The other major downside has been struggling with the language. It's hard to go from being the articulate and intelligent person I am in the U.S. to having the social skills of a child. Wait, most of the children here are even better than me... All of the grammar knowledge and vocabulary that I know on paper are useless without the quick thinking that it takes to have a live conversation with someone. "What the heck did they just say so fast?.. What do I want to say... how do I say that? What's the word for 'varnish' in Spanish anyways? Maybe I'll just call it 'paint', I know that word..." And before you know it they're repeating themselves because of the vague look on your face. We'll just say it's very humbling but as they say here "poco a poco", "little by little."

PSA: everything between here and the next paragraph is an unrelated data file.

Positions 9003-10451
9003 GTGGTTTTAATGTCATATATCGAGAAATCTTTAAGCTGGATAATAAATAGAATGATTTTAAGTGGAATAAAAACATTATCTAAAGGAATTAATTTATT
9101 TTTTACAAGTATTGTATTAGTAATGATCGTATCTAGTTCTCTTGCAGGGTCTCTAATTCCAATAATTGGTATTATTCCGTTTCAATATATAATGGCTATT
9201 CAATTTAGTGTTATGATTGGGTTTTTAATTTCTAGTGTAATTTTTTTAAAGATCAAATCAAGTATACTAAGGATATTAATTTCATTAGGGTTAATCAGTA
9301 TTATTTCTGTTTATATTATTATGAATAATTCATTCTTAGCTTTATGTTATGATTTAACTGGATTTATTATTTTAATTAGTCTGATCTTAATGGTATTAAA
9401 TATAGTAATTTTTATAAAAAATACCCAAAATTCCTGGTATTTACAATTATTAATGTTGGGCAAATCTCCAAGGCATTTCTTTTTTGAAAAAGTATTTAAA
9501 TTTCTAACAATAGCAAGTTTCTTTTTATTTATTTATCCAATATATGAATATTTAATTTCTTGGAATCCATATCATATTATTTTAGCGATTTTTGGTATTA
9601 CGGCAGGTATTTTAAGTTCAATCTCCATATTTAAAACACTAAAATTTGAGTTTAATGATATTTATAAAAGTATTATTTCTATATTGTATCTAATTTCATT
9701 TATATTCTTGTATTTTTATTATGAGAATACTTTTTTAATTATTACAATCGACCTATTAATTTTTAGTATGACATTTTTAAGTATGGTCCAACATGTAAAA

On another note, I had a nightmare about Socialism last night... I'm sure you can guess why. Never watch CNN right before bed! No matter where you are in the world, you can never escape American politics.

All right, it's time for church, but I'll try to update again soon! I miss everyone!

Sunday, October 19, 2008

More about the wall and ... Taco Bell?

There were three things I had written down to include in my previous post, and it turns out I forgot two of the three. As Beth (I miss you very much!) would say "Genius!"